Rice Warner suggests three alternatives to Labor’s franking credits policy.
The debate over Labor’s franking credits policy continues. Facets of the plan are proving unpopular to many retirees, but financial services consultancy firm Rice Warner believes it has an alternative that could work for everyone.
In a submission to a parliamentary inquiry examining Labor's policy, the firm suggested three plans for collecting tax from those with large imputation credit refunds, including a $3.2 million limit on how much money can be put into super.
Under this proposal, only people with very large balances accumulated prior to the Coalition’s $1.6 total superannuation balance cap would be affected.
Under the Coalition’s laws, amounts over $1.6 million were transferred out of tax-free pension accounts into accumulation accounts, which are taxed at 15 per cent compared with the top marginal rate of 45 per cent.
Rice Warner’s plan is for super savers to transfer "excessive" amounts of money out of super when they reached a certain age, say 65, which would effectively limit those trying to use super as a wealth accumulation mechanism.
"We suggest a threshold of (say) $3.2 million for all accumulation and pension accounts combined. Amounts above this would be transferred tax-free out of the low-tax superannuation environment," reads the submission.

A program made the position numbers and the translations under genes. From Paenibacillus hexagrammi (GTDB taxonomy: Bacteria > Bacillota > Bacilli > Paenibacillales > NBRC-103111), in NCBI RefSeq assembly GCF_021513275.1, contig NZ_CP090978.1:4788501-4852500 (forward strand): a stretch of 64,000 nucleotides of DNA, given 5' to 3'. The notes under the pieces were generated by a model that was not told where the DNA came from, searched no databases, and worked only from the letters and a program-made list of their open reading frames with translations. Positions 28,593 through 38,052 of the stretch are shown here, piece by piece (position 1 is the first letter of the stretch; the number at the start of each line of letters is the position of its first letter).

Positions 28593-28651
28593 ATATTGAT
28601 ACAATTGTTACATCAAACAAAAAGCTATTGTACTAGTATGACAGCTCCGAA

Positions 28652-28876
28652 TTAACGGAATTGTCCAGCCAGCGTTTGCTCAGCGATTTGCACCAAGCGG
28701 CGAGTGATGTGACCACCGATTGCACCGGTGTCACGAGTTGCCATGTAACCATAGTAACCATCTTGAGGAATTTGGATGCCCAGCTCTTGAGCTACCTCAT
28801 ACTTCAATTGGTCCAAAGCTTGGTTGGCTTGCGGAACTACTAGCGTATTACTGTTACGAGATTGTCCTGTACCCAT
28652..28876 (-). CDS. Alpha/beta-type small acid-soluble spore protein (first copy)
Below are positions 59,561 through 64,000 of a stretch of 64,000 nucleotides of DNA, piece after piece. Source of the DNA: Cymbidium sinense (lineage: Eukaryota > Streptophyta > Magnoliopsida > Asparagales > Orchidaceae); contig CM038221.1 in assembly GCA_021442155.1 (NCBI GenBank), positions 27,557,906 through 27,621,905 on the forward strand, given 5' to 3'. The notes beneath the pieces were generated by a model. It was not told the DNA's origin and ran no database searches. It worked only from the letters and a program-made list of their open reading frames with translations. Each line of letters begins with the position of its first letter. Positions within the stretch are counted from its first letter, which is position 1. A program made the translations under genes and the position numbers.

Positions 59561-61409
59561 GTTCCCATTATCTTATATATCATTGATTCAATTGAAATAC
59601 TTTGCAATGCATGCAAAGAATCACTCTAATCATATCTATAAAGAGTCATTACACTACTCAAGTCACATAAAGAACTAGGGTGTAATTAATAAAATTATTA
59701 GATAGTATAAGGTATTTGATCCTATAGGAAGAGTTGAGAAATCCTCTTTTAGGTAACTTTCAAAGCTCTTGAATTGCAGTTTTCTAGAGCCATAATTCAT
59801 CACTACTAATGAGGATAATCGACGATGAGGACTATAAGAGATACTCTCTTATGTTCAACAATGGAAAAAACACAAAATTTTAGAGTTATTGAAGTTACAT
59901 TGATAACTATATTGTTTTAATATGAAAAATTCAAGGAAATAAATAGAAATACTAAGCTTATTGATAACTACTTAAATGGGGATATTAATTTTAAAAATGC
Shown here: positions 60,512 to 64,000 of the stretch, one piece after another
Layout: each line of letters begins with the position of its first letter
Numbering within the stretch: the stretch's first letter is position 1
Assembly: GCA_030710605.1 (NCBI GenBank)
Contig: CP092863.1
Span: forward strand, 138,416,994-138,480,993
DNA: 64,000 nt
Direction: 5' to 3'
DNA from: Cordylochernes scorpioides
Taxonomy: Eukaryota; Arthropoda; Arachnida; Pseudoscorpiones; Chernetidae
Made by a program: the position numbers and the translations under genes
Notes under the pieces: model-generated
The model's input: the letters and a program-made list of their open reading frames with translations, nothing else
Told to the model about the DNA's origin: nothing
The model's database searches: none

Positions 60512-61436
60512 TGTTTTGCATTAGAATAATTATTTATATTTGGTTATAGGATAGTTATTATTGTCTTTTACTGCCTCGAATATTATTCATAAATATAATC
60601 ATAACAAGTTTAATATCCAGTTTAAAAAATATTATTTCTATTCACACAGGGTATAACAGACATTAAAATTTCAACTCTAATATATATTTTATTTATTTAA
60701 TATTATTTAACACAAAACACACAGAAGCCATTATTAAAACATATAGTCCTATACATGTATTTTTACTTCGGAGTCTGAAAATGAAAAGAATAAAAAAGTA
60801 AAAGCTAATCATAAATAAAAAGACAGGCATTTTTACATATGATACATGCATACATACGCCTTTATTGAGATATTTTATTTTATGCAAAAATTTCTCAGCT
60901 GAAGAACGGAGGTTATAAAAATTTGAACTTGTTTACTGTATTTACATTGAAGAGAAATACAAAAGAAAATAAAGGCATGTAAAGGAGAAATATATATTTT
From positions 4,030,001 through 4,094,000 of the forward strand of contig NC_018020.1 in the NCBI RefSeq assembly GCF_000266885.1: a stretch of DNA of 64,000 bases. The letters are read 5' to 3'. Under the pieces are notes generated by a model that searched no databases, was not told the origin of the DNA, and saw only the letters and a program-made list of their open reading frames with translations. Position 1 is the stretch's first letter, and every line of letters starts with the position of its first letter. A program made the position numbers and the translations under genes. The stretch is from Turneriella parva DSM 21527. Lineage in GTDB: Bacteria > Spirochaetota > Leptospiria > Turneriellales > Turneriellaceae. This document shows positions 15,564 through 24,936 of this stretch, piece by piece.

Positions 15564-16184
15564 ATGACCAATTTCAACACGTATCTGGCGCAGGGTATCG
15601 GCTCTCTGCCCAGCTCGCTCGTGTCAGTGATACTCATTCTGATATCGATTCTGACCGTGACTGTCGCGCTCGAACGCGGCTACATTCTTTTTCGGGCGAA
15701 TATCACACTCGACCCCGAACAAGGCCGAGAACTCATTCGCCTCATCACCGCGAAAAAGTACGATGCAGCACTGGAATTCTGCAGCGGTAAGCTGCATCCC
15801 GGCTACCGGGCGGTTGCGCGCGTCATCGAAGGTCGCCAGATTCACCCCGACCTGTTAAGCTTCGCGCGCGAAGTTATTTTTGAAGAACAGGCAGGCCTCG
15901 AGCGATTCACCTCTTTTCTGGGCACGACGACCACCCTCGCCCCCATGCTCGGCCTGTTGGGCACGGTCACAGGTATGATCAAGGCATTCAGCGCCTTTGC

Rice Warner also suggested taxing all earnings on super at 12 per cent – including money in pension accounts which are tax free at present. It also wants to cap franking credit refunds at $5000 per taxpayer.
A refund cap could effectively limit the damage to lower-income retirees’ income.
All three options are viable and should be considered, says Australian Shareholders Association policy manager Fiona Balzer, as Labor's policy only seems concerned with increasing revenue. Some critics of the proposed law feel it unfairly targets self-funded retires.
"If the view is that some taxpayers shouldn't be in the zero-tax bracket, with SMSFs in pension phase a particular target, the policy response should be to propose a change to their tax rate, being explicit about who is being taxed and why," said Ms Balzer.
"What is currently proposed would see people of similar means being treated differently, which breaches principles of fairness."
The changes would only be considered if Labor took government and implemented the proposal.
Read more at AFR
What do you think of these suggestions?